May 24, 2018 – The University of Kansas has turned to Korn Ferry to help find its next director of athletics. Sheahon Zenger was recently relieved from his duties. Jed Hughes, who leads Korn Ferry’s sports practice, is heading the assignment. Sean Lester, the school’s deputy athletics director, will serve as interim director while the search is being conducted.
“Athletics continues to face a number of challenges, and progress in key areas has been elusive,” chancellor Douglas A. Girod said in a recent statement. “To achieve the level of success we need and expect, I have determined a change in leadership is necessary.”
The KU athletic department’s relationship with Adidas has also been under scrutiny as a result of a federal indictment in April against one of the shoe company’s executives, which mentions the Jayhawks’ basketball program. Despite allegations, the school has continued to work on plans to complete a 12-year, $191 million sponsorship contract with Adidas.
Identifying a New Leader
“I have begun the process of identifying a permanent athletics director,” Mr. Girod said. “To lead this process, I have enlisted Drue Jennings, one of our most respected and accomplished alumni.”
Mr. Jennings, who received both his undergraduate and law degrees from KU, is of counsel at the law firm of Shughart, Thomson & Kilroy. He previously served as CEO for Kansas City Power & Light Company. An avid supporter of the school, he served as interim athletics director in 2003 and led the searches that led to the hiring of chancellor Bernadette Gray-Little and KU men’s basketball coach Bill Self.
“Since becoming chancellor, I have spent countless hours with higher education peers and Jayhawks to hear their perspective on KU,” said Dr. Girod. “A common thread in these conversations is that, as a major public university with national aspirations, we must continue to strive for excellence in all areas — including athletics. As I have said many times, a successful athletics department is inextricably linked to our broader mission as a flagship research university.”
The Kansas Jayhawks participate in the NCAA’s Division I and in the Big 12 Conference. The school has won 13 national championships: five in men’s basketball, three in men’s indoor track and field, three in men’s outdoor track and field, one in men’s cross country and one in women’s outdoor track and field.
Mr. Hughes, of Korn Ferry, is renowned for identifying, assessing and developing leaders for sports organizations. His relationships within sports and intercollegiate athletics are extensive, having spent 20 years coaching in professional and intercollegiate football and working for five Hall of Fame coaches. Jason Belzer of Forbes has called Mr. Hughes the most valuable connector of the sports industry.
Recently, Korn Ferry placed Carla Williams as the director of athletics at the University of Virginia. She becomes the first female African-American athletic director at a Power Five conference school and is the fifth active female AD at that level.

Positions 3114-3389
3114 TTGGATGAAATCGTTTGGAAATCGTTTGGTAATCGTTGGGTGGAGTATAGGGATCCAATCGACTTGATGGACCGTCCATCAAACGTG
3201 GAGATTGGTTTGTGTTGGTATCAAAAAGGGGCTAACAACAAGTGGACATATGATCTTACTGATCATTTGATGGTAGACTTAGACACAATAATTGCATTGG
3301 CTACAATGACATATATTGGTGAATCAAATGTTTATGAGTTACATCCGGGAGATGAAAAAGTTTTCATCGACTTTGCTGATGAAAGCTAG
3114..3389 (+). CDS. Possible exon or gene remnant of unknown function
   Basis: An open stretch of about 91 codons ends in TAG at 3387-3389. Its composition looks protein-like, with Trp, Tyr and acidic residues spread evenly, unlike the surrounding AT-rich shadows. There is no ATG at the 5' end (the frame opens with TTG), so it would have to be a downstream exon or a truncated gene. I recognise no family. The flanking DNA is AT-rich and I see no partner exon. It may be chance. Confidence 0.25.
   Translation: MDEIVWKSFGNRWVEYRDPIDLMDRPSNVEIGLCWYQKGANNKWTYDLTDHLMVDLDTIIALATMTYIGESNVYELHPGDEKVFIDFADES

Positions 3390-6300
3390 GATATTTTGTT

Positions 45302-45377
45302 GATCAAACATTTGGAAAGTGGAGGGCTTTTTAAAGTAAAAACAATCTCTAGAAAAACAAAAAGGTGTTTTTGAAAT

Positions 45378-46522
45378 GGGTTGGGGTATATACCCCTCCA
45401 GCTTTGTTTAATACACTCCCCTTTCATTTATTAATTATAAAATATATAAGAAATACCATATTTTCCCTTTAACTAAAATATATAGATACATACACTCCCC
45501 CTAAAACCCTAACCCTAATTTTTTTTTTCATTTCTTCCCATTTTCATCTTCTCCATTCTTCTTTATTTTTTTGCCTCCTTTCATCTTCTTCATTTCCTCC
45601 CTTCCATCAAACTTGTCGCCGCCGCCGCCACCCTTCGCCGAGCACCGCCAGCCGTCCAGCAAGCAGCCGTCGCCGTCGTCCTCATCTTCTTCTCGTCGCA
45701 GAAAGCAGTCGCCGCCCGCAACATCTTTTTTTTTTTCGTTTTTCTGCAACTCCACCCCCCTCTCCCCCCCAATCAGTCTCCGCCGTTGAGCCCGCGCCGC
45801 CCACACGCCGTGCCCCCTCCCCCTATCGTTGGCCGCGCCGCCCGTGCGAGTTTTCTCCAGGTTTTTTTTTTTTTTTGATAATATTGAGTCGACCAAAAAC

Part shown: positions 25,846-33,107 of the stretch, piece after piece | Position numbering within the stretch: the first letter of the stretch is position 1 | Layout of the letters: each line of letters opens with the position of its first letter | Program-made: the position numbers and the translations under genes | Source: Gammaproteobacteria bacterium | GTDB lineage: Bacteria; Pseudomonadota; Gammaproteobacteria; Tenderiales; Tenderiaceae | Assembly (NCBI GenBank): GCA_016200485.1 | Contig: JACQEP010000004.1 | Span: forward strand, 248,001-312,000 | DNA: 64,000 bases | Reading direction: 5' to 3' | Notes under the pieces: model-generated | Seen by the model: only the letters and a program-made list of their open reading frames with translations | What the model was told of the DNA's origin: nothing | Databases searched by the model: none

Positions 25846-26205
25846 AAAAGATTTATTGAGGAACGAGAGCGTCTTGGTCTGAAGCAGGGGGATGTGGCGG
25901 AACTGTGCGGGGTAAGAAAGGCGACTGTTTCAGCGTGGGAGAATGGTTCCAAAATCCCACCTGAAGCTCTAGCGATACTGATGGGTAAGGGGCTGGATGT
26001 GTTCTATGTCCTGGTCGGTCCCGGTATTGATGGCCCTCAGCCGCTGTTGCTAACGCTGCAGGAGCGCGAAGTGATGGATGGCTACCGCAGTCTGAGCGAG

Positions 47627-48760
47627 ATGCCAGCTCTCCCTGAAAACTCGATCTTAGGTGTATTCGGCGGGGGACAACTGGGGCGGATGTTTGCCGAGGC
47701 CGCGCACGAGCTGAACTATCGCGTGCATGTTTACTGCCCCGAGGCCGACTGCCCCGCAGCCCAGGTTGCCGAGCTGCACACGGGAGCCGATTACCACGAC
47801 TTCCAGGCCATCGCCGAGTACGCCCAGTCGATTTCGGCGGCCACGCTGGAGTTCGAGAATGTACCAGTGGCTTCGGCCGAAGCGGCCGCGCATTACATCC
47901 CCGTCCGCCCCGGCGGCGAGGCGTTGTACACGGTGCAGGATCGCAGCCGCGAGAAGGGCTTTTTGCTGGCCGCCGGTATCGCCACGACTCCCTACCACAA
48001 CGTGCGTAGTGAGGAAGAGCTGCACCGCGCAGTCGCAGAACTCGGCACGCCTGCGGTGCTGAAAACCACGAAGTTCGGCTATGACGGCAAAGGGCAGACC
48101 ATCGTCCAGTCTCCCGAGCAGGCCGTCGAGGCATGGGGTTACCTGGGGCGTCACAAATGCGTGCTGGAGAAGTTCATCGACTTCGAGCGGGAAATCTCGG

Over the last quarter century, the sports sector has grown into a formidable global industry. Historically, professional sports teams operated on a relatively modest level, with league officials, team owners, managers, and coaches surrounding themselves with people they knew and trusted from their own small worlds. College sports teams relied on in-house search committees and word-of-mouth recommendations. Much of that has forever changed.
Teams with tremendous followings like the Dallas Cowboys, Real Madrid and Manchester United have seen their valuations soar into the billions of dollars. That’s attracted search firms – big time. Seasoned recruiters now provide strategic planning advice, in addition to talent identification services, with the capability of applying their findings to speed along the process in the hunt for talent. Here’s some further reading from Hunt Scanlon Media.
Athletic directors are playing an increasingly vital role at colleges and universities across the country. With the expansion of athletic departments and, for the larger schools, the infusion of big dollars for sports, more schools have turned to search firms when such positions become open. Too much is at stake, they feel, to go it alone. What’s more, the AD job has come to demand greater business and management skills than the typical academic search.
SRi, an international executive search firm focused on the sports, media and entertainment sectors, recently published a report on how the modern day AD serves more as a CEO-type function than as a coaching figurehead. SRi recently spoke with several university presidents on this topic.
“The AD today is the CEO of athletic operations at a college,” said John Lahey, current president at Quinnipiac University. “Thirty to 40 years ago, you were more likely to see former coaches and athletes promoted into those roles as a way of rewarding success or longevity, but now you need a business person who is able to lead people, generate revenue and understand how the marketing and brand of athletics can impact the entire university.”
Bill Lennox, president at St. Leo University in Florida, said schools must make sure that the AD is a senior member of the entire university staff. “We moved the AD to the equivalent level of a vice president, so he sat in all of the meetings and in the decision-making process with the rest of the VPs of the university,” he said.
The modern AD position oversees finances, marketing, human resources, student-athlete wellness, media contracts, and of course overall performance – all while salaries head well into seven figures and beyond, said SRi.
Contributed by Scott A. Scanlon, Editor-in-Chief; Dale M. Zupsansky, Managing Editor; Stephen Sawicki, Managing Editor; and Will Schatz, Managing Editor – Hunt Scanlon Media